Victo 4250 story
This peaceful and harmonious pendant is often seen creating a pleasant atmosphere around it regardless of the location. The Victo 4250 fits in many spaces because of its lightness. The subtle geometric design is simple but accomplishes a decorative and fascinating light. Designed by architect Seppo Koho, who once again stayed true to his credo that “light should softly invite people to come closer” the Victo 4250 glows stunningly through its birch slats.
Brand & Designer
Secto Design and designer Seppo Koho crossed paths in 1995 when Tuula Jusélius was seeking a designer for her new company, whose first products were furniture made of innovative glue-laminated wood. The very first time Tuula Jusélius and the newly graduated design architect Seppo Koho met they knew they were kindred spirits: The two share a respect for Northern wood as well as Scandinavian, clear design and professional woodworking.
Customers who bought furniture from the company complained about not finding suitable lamps to go with the furniture. Tuula Jusélius noticed the same: there simply were no wooden lamps on the market. So Seppo Koho received a commission. The result was the Secto pendant lamp that is still the backbone of the collection.
Seppo Koho finished the first prototypes himself, proving that making Secto lamps was possible. Finding a manufacturer capable of serial production was difficult, however, until Tuula Jusélius and Seppo Koho found their way to the cabinetmaker Heikki Saastamoinen from the town of Heinola. He developed a method that allowed the lamps to be manufactured serially by hand.
A new challenge followed. The delicate light of the Secto lamp caused delight, but some of the retailers were not ready for the idea of a wooden lamp. It took a while for the message transmitted through the eye to overcome preconceptions. Fortunately, there were those, too, who immediately sensed the attraction of the Secto lamp. For these trailblazers Secto Design has wanted to be a faithful business partner.
In the early 2000s, Tuula Jusélius's company turned its focus to lamps, giving up furniture. After the Secto product family, Seppo Koho's drawing board saw the birth of Octo, Victo, Puncto, Kontro, Owalo, and the latest, the spiralling Aspiro.
Heikki Saastamoinen's small workshop has grown into a factory and a prominent woodworking hub in the Heinola area. The new models have generated work for other manufacturers as well, and in addition to Heinola Secto Design lamps are now also made in Järvenpää. Altogether the supply network includes some twenty partner companies and contractors.
Secto Design shades are made of PEFC certified, flawless Finnish birch veneers that are formpressed into blanks. The blanks are cut into slats, which are sanded and finally connected using rings of aircraft plywood. The slats are glued and nailed to the rings. All the lamps are finished and checked carefully before sending them to their destinations. All the work is carried out in Finland.
With their clear but interesting architectonic forms Secto Design lamps are spaces in themselves. The light source is hidden inside the shade to prevent blinding the viewer. The warm light reflecting from the birch emphasizes space and creates an inviting environment.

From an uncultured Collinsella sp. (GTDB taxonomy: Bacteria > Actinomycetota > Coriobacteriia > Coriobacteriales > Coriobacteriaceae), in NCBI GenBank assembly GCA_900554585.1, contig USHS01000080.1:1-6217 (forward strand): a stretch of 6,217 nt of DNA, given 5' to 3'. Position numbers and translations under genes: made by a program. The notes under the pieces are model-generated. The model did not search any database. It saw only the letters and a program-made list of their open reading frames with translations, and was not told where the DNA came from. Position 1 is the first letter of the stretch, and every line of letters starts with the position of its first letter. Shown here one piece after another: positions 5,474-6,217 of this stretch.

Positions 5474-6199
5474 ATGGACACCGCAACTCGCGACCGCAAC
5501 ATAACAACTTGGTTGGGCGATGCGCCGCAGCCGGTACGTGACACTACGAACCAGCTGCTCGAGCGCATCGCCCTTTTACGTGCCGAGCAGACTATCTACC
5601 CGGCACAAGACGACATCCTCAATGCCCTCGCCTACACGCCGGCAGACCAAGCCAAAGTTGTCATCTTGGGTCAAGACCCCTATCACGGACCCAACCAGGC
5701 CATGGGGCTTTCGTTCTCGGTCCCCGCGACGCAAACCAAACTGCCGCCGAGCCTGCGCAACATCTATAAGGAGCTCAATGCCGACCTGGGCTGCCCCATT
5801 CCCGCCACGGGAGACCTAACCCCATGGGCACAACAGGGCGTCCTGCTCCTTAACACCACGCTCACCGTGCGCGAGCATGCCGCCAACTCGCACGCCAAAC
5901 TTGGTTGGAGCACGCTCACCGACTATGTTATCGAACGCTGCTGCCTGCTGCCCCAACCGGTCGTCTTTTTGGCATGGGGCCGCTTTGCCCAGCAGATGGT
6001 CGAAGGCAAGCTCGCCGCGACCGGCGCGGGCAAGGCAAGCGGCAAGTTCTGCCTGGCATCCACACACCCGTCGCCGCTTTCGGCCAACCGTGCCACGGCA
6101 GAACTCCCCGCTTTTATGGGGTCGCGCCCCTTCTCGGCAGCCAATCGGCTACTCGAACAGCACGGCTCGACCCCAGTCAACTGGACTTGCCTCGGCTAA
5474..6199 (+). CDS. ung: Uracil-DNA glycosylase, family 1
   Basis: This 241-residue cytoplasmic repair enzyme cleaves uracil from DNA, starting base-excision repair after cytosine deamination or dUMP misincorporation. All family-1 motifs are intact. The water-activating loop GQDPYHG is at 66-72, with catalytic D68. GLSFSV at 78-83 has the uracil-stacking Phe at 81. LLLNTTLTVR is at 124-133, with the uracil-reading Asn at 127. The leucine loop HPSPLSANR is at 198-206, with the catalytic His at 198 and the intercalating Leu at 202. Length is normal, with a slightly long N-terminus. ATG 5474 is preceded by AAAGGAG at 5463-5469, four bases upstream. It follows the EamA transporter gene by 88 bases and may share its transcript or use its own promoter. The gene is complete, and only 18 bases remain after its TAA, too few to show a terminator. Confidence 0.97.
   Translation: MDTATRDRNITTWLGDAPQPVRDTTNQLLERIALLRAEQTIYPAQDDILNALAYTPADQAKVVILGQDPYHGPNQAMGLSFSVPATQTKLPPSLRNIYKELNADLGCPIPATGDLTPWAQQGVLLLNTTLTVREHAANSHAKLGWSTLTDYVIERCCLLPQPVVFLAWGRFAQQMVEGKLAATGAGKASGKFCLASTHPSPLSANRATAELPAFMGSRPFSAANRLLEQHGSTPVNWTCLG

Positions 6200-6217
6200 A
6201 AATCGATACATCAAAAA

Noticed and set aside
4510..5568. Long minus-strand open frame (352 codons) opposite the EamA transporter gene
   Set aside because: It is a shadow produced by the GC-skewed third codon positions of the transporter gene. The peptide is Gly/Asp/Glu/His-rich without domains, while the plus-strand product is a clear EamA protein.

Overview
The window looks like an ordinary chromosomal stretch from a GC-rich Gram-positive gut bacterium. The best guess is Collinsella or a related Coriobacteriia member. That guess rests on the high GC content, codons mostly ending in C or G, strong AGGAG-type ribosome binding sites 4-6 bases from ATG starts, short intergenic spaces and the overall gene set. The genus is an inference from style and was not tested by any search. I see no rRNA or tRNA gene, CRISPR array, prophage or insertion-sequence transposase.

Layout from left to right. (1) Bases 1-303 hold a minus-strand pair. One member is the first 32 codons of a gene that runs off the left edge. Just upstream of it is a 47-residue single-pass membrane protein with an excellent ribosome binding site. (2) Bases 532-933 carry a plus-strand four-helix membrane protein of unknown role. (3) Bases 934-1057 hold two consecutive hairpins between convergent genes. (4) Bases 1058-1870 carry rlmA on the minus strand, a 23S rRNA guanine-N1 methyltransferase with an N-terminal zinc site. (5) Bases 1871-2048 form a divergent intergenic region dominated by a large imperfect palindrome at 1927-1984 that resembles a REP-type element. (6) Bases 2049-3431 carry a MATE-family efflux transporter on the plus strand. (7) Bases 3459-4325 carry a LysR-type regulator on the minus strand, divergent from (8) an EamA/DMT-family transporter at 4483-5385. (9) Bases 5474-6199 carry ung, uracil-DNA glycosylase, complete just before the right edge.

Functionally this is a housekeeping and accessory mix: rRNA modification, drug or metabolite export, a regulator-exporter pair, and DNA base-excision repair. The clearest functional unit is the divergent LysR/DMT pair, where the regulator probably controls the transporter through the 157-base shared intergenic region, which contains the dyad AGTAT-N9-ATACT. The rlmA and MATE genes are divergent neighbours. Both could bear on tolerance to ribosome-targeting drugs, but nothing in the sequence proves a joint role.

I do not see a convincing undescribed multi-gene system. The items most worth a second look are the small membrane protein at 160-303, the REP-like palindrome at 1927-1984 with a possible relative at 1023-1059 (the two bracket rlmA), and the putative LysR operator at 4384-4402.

Pictures do not do justice to the light filtering in through the wood battens: it must be experienced directly. This is why fairs have become the main marketing channel for Secto Design. Over the years the company has built a comprehensive retailer network around the globe.
Secto Design lamps attract not only friends of design, but imitators as well. The beautiful shade forms have been copied in lamps cheaply made of other materials. Nonetheless, Secto Design persistently stands up for its lamps against increased and blatant copying, trusting that its customers appreciate the quality of original Secto Design lamps and the fine work of Finnish craftsmen.
The Secto Design lamps are initially designed for energy saving bulbs and today Secto Design is actively searching for new, low-energy light sources such as the best possible LEDs. The birch of the Secto Design lamps is produced in Central Finland that is transported only short distances. During production recycling and sorting are paid attention to, and sawdust, for example, is used to make wood pellets for the heating of houses.
As the manufacturer of electronic products, Secto Design is responsible for the recycling and waste management of its products according to the European Union's WEEE Directive and Finnish waste legislation. Secto Design is a member of SELT Association.
Today Secto Design lamps can be spotted in many interesting locations, such as the Embassies of Finland in Brazil, Pakistan and Kosovo; American Express Head Office in Sydney, Australia; Museum des Sciences Naturelles in Bruxelles, Belgium; Tallinn Airport Air Traffic Control Center in Tallinn, Estonia; One Madison Park in New York, United States; the Heathrow Airport Holdings Head Office in Hounslow, United Kingdom; Permanent collection of the Design Museum in Helsinki, Finland as well as in the Permanent collection of Design Post in Cologne, Germany; in the store of the Museum of Modern Art in New York, United States; various International Airports such as Oslo Airport, Paris-Charles de Gaulle, Tromsø Airport Langnes, Munich Airport and Göteborg Landvetter Airport, etc.